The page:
Lake Superior hit its highest level ever recorded entering February as the big lake continues its high-water trend heading toward spring.

The International Lake Superior Board of Control reported Tuesday that Lake Superior’s average water level was a half-inch higher than the previous February record, set in 1986.

The big lake dropped only 2 inches in February, a month it usually drops 3, thanks to a continued wet period across the lake’s big watershed. Lake Superior now is 15 inches above its long-term average and is 4 inches above the Feb. 1 level in 2019.

The high-water trend means continued bad news for coastal residents due to increased erosion, especially during storms and heavy wave action, a problem that’s already caused millions of dollars in damage in Duluth and along the South Shore.

It also sets the lake up for continued record levels and perhaps an all-time high-water record sometime in late summer or early fall when the lake traditionally hits its annual high-water mark before dropping each winter.

The problems of high water cross all five Great Lakes. Lakes Michigan and Huron also hit their all-time high Feb. 1 watermark and are now 19 inches above Feb. 1 last year and 39 inches — more than 3 feet — above average for this time of year.

“With all of the Great Lakes near or above record-highs for this time of year, there is an exceptional volume of water in the system,” the Board noted in its report Tuesday. “Water levels are expected to remain high over at least the next several months and further record-highs are possible if wet conditions continue in 2020. As a result, there will continue to be a significantly increased risk of shoreline erosion, lakeshore flooding and coastal damages over the next several weeks and into the spring.”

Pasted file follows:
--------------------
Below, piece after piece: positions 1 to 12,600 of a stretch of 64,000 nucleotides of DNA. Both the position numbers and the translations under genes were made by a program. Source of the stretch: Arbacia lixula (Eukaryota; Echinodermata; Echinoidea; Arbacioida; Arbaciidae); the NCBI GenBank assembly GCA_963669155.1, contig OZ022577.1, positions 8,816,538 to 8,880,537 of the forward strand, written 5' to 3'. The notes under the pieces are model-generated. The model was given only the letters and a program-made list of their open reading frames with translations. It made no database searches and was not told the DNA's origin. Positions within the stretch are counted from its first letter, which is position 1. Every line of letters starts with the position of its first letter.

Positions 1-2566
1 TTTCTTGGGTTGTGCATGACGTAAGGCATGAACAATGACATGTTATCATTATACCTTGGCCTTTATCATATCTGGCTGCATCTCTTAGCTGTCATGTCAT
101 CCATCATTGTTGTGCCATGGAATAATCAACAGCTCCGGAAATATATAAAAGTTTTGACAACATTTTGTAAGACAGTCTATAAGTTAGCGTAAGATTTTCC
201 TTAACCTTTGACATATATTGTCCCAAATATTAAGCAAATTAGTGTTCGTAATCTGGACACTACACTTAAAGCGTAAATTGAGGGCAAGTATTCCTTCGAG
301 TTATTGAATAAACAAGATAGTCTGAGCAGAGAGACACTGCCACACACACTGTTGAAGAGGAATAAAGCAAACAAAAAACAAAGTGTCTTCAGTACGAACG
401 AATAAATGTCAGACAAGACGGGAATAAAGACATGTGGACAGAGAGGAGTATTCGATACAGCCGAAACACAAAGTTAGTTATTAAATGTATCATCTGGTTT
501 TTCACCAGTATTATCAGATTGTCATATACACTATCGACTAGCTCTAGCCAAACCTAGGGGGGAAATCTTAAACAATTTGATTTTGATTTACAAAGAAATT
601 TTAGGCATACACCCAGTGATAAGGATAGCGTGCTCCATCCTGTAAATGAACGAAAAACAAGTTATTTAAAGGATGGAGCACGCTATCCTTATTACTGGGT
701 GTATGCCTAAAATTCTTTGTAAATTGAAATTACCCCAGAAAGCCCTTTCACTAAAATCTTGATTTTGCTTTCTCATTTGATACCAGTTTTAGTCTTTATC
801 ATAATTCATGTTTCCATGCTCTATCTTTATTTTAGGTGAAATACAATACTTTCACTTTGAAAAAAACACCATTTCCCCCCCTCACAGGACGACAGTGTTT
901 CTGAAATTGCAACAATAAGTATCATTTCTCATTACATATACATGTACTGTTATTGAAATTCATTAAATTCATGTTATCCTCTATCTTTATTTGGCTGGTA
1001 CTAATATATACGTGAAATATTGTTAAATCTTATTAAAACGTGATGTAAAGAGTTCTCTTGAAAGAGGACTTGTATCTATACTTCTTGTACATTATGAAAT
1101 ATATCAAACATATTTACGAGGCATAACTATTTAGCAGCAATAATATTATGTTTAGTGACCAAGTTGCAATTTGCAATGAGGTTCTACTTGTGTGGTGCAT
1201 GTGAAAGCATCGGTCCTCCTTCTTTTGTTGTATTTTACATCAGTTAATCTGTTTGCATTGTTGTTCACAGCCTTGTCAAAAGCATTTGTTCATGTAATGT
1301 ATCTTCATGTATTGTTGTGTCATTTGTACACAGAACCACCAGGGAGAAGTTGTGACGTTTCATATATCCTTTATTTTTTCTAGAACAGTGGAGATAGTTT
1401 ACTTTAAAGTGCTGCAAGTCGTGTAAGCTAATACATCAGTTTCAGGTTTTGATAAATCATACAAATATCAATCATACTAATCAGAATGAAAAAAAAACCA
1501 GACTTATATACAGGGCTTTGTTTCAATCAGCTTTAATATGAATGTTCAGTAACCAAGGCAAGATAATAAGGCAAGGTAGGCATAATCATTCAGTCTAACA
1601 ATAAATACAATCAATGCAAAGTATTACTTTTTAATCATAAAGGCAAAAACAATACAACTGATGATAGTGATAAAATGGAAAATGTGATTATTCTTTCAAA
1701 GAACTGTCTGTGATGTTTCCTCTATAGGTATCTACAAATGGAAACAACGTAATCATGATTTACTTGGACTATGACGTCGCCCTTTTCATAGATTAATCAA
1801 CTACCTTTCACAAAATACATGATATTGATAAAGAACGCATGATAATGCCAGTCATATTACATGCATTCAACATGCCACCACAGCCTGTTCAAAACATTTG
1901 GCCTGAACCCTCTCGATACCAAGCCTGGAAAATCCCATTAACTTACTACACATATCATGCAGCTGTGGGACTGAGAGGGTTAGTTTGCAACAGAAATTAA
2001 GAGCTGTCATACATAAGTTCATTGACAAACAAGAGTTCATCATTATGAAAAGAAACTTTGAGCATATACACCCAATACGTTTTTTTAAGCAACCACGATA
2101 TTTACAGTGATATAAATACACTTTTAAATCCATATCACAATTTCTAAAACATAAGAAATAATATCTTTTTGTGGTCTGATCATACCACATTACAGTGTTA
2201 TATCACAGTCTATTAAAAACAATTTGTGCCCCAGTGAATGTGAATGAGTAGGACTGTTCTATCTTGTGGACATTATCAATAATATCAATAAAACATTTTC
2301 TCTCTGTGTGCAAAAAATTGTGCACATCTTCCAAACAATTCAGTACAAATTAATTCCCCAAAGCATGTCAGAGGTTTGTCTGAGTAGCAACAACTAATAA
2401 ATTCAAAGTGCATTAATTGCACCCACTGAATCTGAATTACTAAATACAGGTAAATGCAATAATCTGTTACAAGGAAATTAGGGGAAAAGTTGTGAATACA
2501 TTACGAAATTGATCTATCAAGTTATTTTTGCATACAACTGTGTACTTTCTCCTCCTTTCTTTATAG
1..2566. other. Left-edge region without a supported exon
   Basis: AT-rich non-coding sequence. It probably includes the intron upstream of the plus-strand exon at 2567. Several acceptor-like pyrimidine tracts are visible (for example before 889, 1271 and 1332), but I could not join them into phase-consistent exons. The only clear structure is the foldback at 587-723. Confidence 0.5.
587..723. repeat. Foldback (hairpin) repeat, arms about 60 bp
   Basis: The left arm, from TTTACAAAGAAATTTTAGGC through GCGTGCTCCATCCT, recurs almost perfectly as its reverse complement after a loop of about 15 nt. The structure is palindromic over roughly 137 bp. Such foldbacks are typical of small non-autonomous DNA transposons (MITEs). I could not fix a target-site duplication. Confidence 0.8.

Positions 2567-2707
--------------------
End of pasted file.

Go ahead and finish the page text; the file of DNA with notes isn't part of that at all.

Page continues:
More heavy snowstorms or heavy spring rains could push problems to a new level, as could spring windstorms that whip the lake into a frenzy.

The Board again warned Lake Superior shoreline communities “to prepare for potentially severe coastal impacts, especially during periods of strong winds and high waves.”

The Board recently received approval from the International Joint Commission to deviate from Lake Superior Regulation Plan 2012 through this winter. A small amount of additional flow will be released out of Lake Superior through the St. Marys Rapids this winter to offset expected and potential unscheduled reductions in flows at the hydropower plants that often occur in challenging winter conditions.